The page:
All righty. After a welcome time-out during our flight from Moscow to Petropavlovsk, it was over to our traditional first stop for some much-needed acclimatization – a nice little hotel in the village of Paratunka, made all the more nice by its having a piping hot spring water swimming pool! Just the ticket with nine hours of jetlag to cope with. And after a dip, time to eat like royalty (Kamchatka, being a peninsula surrounded by vast seas, sure knows how to serve up a fresh seafood spread fit for any king:). But I’ve told you about this arrival-ritual plenty of times before, so I won’t go over it all again here.
Moving on – and over to the marine theme; particularly – to the ship that was to take us around the Kurils for a month. And here she is!
Joke. Did I get you?! No, our ride sail for the month was a little more modest; familiar too: it was the Afina or Athens! Yep – the same vessel we toured the Kurils on back in 2014. Here she is, in all her glamour and splendor:
But before we embark, a brief few words about Petropavlovsk port – one of those ‘then and now’ things.
Five years ago the docks were rather run-down and unkempt. Trash strewn about, rusting metal (most of it scrap), and dilapidation: all rather depressing.
Well, I’m happy to report that things have turned around at the port. Have a look yourself: here it is five years ago ->
And here it is today ->
There are still some remnants of atrophy like the sunken boats, but they lift them up onto stilts to repair them. A regeneration project almost.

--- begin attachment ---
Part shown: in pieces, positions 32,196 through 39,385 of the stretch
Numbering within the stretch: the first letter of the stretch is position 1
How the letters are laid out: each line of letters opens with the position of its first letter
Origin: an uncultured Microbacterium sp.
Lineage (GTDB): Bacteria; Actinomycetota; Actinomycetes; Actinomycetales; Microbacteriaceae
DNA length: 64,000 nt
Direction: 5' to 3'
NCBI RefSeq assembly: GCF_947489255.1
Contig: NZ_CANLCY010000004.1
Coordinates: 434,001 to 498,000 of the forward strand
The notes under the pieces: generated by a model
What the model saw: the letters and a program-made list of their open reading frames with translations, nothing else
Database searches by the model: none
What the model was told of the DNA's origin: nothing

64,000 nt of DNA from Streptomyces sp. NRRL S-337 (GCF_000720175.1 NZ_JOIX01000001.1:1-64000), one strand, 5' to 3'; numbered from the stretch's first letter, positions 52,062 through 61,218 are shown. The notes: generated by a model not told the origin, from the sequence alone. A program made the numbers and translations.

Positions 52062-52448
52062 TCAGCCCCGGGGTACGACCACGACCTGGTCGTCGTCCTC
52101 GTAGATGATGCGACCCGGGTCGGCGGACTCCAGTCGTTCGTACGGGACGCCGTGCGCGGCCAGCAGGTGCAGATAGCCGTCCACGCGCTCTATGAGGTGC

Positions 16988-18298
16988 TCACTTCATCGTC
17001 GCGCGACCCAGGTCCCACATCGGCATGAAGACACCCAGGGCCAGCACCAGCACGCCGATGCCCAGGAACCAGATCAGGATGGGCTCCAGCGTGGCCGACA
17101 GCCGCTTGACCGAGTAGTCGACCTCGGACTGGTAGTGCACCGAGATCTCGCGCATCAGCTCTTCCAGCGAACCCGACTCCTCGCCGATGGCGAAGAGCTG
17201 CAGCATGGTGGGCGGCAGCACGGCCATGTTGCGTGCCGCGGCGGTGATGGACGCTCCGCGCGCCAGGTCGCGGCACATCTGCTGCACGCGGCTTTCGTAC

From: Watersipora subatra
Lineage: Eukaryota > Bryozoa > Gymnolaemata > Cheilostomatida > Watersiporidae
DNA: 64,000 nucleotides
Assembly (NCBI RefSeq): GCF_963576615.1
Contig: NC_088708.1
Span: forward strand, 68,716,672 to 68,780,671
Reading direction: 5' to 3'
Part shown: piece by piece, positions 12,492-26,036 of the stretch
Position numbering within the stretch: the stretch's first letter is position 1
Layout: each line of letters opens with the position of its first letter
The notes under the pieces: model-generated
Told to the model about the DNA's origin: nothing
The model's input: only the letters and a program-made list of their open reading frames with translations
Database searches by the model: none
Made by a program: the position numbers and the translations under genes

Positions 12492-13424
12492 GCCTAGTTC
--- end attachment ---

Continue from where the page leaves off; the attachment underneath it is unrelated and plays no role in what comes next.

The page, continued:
But enough shipwreck gawping, time we were off. So back to the Athens…
And we’re off!…
The recently repaired and refurbished seaport terminal of Petropavlovsk-Kamchatsky…
…These days cruising ships such as these stop off there:
The Three Brothers (Tri Brata) in Avacha Bay:
And out to the ocean…
And no sooner had the expedition started than the fun began. First up, a green bear (a Midori copycatbear, I think) appeared on deck:
Next – killer whales putting on a show for us!
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First orca sighting en route to the Kuril Islands, an archipelago that connects Russia and Japan. One of the most difficult places in the world to access, these waters are unprotected yet imperiled by plastic pollution. #FromKurilsWithLove With @taylorfreesolo @renan_ozturk @chrisburkard @e_kaspersky @tedhesser @rishisugla @_ryanhill_ @alejandroarango13 @povel @tomorrow_unlocked @kasperskylab
We all then had a lie-down on our bunks ahead of a long evening of new impressions – about which I’ll tell you in the next post…
All the photos from the Kurils are here.